When you hear the word “requiem”, you always think death. But in death, there is new life. As the last chords of the requiem for the Mother of the Bride plays, a new life is indeed born. Welcome, Mother-in-Law.
Admittedly, I was never comfortable with my own Mother-in-Law. She was kind on one hand, but with each kindness, there were strings or clauses. She spent much of the first 24 years of my marriage making me feel guilty whenever I would spend time with my own parents, even in my mother’s final days. I hung in so long trying to be a “good” daughter-in-law, because I thought that anything I did to alienate her would cause my children to lose their grandmother’s affection. It turns out that that affection had its own variety of strings.
As a Mother of the Bride, everything is planning and parties and fun. You get to pick out flowers and help choose gowns. You taste food, eat cake, and drink champagne.
As a Mother-in-Law, it’s all stress and worry about not interfering but not coming off as uncaring. It’s about not trying to impose our family’s traditions (and baggage) on someone else’s child. It’s about making someone else’s child feel all the feels your own kids feel – without making them feel like they betray their own parents to do so.
When the mother of the bride gig is over, the real work kicks in. Gone is the woman whose biggest stress was losing 40 pounds or finding Spanx built to make it look like she did. She has been replaced by the woman who wants her new son to know we don’t as much need him to “fit in” as much as we need to be accepted.
I will miss the Mother of the Bride. She served her purpose for 18 months, saw her aspirations fulfilled, and left a legacy of merriment that will be long remembered.
I am intimidated by this Mother-in-Law, and I pray I don’t screw up the role too terribly.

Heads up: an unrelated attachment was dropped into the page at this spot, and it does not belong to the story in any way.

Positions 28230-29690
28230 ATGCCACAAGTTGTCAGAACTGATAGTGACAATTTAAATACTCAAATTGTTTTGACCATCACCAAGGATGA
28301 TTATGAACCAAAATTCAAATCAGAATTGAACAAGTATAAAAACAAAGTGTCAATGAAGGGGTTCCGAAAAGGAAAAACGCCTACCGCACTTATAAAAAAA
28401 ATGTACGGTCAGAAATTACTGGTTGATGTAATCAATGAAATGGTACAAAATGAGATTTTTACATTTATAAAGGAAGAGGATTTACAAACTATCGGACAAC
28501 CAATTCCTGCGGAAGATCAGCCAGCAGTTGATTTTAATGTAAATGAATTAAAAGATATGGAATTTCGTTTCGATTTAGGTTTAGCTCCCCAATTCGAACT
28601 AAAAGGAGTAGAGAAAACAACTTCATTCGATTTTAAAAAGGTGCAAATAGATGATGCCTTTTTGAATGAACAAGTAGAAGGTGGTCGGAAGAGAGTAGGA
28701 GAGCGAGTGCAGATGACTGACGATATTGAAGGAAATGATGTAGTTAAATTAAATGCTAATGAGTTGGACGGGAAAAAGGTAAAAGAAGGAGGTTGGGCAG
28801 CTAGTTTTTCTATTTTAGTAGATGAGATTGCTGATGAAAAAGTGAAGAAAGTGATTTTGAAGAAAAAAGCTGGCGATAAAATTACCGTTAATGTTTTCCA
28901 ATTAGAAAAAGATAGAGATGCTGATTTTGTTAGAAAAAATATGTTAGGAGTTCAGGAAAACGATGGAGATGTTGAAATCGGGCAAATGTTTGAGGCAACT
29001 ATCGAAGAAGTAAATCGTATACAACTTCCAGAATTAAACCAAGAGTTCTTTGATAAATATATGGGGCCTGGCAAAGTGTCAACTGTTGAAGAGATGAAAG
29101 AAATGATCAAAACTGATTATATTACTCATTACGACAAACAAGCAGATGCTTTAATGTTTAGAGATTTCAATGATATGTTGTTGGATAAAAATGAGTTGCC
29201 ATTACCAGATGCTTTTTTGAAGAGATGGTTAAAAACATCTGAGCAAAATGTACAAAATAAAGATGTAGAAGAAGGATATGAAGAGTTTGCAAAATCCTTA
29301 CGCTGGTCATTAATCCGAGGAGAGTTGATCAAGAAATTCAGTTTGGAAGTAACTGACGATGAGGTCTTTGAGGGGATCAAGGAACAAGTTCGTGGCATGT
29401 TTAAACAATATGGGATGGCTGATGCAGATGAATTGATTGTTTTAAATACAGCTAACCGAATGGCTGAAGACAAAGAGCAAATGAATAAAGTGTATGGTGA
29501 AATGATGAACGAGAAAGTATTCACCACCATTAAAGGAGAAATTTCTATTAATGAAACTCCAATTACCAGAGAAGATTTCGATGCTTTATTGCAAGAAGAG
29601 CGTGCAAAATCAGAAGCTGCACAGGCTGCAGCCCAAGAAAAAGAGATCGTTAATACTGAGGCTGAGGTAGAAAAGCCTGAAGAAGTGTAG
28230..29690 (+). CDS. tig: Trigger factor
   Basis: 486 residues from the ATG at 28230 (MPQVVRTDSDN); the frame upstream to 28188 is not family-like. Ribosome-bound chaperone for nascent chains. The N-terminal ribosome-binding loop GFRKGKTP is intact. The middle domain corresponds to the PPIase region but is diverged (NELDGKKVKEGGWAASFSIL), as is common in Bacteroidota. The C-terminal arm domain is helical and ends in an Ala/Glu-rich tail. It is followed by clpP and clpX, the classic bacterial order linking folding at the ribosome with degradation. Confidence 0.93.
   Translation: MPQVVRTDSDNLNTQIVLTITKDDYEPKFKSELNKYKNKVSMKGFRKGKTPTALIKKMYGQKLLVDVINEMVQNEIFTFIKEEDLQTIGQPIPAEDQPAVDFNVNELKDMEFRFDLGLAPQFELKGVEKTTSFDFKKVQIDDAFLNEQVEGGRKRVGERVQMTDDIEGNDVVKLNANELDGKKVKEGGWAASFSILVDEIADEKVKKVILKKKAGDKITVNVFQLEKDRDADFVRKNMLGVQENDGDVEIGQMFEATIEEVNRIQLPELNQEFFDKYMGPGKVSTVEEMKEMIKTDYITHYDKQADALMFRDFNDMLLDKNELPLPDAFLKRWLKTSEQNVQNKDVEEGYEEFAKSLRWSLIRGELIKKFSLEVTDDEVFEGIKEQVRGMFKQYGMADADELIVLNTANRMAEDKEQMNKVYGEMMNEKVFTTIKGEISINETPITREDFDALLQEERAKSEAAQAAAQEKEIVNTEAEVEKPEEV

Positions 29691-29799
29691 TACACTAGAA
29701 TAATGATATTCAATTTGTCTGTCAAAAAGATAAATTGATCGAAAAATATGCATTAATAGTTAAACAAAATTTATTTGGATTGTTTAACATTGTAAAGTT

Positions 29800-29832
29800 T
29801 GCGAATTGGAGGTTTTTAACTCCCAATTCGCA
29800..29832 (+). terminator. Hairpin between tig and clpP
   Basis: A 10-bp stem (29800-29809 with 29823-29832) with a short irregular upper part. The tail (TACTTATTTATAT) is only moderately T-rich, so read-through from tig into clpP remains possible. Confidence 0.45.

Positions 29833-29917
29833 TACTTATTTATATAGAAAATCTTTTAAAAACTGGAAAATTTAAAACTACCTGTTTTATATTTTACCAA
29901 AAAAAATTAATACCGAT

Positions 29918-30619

I ask so little of my children. And when you consider what I’ve done for them – months of pregnancy related illnesses; days of of my life spent trying to get spit up stains out of Every. Single. Favorite. Shirt.; not throwing up when they showed me wiggly teeth until after they were out of the room; countless hours sitting at teachers’ desks for conferences – I really, truly haven’t asked for much in return.
Except that one thing.
Most moms whisper lullabies to their babies as they rock their tiny newborns to sleep. I sang to the beat of my own insecure drummer. On any given day, you could see me happily gliding in my glider, singing “Fat Bottomed Girls” to my babies. Other moms were playing Laurie Berkner on the cassette player while they drove their children to preschool. My girls listened to Sir Mix-A-Lot and the virtues of a big butt. Granuaile was serenaded by Mika singing “Big Girl You are Beautiful” as we dropped her sisters off at school and skipped a walk around the lake in favor of going for ice cream.
I felt I had primed them for that one thing I was going to ask. I laid the ground work for the appreciation of plus sized people. They should have seen it coming.
“Don’t marry anyone with a mom thinner than me.”
Simple request, no? Remember, this was in exchange for countless changed diapers, nights sitting up with ear infections and broken hearts, and too numerous to count school plays, concerts, and talent shows. Yes, I did. I sat through talent shows. Even when my kids’ grade performed last. I know – why have I not been canonized?
But do they listen to me? No. My daughter’s future mother-in-law is down right svelte. Spindly and sylphlike. Clearly, this kid did not get the memo. Or the subtle reminders. Or being verbally beaten over the head with my pleas of a plump parent.
So I am back at the game I have lost so often. Dieting. Exercise. Torturing myself in the name of not being triple chinned in a photo.
Wish me luck. Say a prayer. Send me rice cakes. And if you don’t see this fat bottomed girl at the gym, give me grief. Just dip it in chocolate first.